Ian Munro, at Leading Essentially, writes a provocative post this week about restructuring his “Inner Board of Directors” and how that has helped him to focus on his strengths. One of the exercises Ian gives is to assess your response to a given situation by determining if it drained your energies or pumped you up. And then, he gives practical advice on how to measure the outcome.
Yesterday, I spent several hours working on finishing a presentation I am giving on Tuesday morning. For me, the quiet and comfort of my office at home provides a more creative space to think in and to imagine. After six hours, I felt I had the framework for a strong presentation (it’s on Community Engagement) with the powerpoint slides created, but not ‘prettied up’. I like the task of creating the presentation. I’m not strong on making it look all pretty. But, I do have a team member who is really, really good at it so I sent it off to them to have the final product polished up when she’s in the office today.
A win/win. I used my creative strengths to build the presentation and today, she’ll use hers to create the actual powerpoint. I did what I love and she gets to do what she loves.
In the past, my IBOD might have been more tyrannical in its insistence that I can do the prettying up of the powerpoint. In the past, I might have listened. I might have believed I needed to do it all. That my worth was based on my ability to not only create the presentation but to do all the work of making it look good.
In a cost/benefit analysis of the presentation, it probably would have taken me an additional six hours, or more, to create the final powerpoint. a) I am rusty on powerpoint creation and all its intricacies and b) I like the ‘telling the story’ part of presentation preparation, not the creating the materials part. In recognizing my strengths and my limitations, I was able to minimize the time I spent doing something that might have drained my energy and left me feeling tired today.
Instead, I feel energized.
Not only did I finish working on a presentation I think will get my message across clearly and inspire others in their community engagement work, I also rewarded myself with several hours in the studio when I was done.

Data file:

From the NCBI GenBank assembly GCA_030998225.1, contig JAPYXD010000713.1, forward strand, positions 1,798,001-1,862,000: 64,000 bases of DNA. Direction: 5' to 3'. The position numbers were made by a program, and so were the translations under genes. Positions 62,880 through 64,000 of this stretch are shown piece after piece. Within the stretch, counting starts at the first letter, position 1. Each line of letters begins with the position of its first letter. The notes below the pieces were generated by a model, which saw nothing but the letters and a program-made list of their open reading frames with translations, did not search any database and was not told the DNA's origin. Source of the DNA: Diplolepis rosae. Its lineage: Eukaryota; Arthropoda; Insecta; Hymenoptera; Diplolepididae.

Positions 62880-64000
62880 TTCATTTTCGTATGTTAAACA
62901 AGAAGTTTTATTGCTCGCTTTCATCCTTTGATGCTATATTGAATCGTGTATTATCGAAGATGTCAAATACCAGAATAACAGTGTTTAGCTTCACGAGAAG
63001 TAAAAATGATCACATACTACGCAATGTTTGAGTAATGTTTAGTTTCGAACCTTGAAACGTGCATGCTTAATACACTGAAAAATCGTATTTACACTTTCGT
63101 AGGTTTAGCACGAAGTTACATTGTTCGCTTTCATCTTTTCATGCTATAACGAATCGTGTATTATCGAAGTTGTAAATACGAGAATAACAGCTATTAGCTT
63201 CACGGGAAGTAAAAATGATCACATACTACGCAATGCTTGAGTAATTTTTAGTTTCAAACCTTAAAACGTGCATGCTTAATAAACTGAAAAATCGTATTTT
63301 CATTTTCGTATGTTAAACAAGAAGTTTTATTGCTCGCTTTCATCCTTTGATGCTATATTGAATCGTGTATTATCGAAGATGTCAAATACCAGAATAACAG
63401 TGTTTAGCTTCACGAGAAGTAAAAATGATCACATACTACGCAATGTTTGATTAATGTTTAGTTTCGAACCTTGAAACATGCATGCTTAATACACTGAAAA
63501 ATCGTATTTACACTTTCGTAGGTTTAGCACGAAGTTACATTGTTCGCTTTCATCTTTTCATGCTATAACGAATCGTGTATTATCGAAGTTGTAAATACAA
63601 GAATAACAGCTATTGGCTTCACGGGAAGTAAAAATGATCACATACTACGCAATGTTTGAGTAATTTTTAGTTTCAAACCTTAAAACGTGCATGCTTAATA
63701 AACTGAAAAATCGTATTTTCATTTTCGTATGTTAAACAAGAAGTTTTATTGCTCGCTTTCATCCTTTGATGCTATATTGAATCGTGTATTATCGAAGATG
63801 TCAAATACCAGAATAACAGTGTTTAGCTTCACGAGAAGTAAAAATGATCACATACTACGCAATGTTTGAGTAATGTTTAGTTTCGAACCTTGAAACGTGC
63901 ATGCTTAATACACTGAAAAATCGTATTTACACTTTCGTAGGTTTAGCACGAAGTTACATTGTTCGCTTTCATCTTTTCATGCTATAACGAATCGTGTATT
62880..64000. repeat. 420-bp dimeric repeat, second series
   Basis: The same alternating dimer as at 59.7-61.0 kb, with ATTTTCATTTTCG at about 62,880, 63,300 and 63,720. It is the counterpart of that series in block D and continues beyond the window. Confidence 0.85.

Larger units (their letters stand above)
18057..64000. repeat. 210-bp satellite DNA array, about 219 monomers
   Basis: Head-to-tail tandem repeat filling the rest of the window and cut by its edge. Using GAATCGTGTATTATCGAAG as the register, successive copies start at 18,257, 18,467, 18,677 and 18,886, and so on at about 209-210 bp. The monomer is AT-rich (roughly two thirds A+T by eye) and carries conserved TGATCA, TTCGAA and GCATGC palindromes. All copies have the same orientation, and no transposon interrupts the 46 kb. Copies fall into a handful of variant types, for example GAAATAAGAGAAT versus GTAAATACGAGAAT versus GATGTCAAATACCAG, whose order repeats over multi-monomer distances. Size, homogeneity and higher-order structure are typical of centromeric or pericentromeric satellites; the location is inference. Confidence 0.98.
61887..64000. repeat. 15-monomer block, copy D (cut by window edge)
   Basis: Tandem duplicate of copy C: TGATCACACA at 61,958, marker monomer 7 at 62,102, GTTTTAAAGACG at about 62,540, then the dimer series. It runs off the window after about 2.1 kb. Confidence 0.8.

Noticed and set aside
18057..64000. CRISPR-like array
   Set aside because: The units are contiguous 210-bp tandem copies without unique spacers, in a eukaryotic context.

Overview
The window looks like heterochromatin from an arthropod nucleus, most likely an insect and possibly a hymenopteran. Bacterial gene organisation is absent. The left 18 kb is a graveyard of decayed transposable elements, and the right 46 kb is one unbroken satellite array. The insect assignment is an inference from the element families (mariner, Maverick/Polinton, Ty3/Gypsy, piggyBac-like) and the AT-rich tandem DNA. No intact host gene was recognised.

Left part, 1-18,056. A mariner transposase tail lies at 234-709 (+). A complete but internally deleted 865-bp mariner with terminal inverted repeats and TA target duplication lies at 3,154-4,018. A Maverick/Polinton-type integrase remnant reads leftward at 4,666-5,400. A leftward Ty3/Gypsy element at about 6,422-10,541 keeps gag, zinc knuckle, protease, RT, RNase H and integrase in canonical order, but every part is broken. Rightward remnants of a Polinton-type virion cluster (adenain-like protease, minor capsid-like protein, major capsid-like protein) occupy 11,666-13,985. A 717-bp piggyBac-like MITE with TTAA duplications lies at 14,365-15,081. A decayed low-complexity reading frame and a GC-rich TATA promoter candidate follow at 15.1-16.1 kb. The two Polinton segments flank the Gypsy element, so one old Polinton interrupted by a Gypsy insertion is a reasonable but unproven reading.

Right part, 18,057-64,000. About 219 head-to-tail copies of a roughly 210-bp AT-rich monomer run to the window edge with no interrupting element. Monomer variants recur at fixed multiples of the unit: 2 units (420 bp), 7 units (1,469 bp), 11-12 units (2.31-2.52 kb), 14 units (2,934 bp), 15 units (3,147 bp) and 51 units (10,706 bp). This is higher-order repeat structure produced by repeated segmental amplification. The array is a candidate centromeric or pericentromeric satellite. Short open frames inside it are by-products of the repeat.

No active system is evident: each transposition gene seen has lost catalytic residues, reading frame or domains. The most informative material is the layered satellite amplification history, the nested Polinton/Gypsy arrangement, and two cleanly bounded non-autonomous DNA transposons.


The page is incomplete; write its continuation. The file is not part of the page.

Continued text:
And in that time, I recharged and centered myself in that place where I can once again see, who I am is not measured by the work I do, or even how much I do. Who I am is measured by the passion, love and commitment I bring to whatever I’m doing. When I give my best in the moment of doing, I create my best and that is good enough for me.
It is something I’m becoming very conscious of as I immerse myself once again in the Way of the Monk. Path of the Artist course I’ve been taking with Abbey of the Arts.
When I do not balance, ‘out there’ time with inner work and creative-making space, I am prone to feeling more tired, anxious, despairing even. My thinking runs the gamut of ‘why bother?” with lots of chatter about my own self-importance rubbing up against thoughts of how unappreciated I feel and other inner nonsense running havoc. Get the gist? I become defeatist in my thinking and narrow-minded in my outlook. When I am detached from my creative core, my IBOD becomes more anxious and volatile. And then, who knows what kind of all hell breaking loose scenarios I can create?
Yesterday, when I was finished the work I needed to get done to know that I was prepared for my presentation Tuesday morning, (and not feeling anxious about it), I went down to the studio and set myself free to create without any agenda. And The Love Bird appeared.
What a gift. Of time. Of renewal. Of re-charging and inner-balancing.
What are you doing to keep yourself in balance? Where do you need to let the outer doing go to create some inner peace?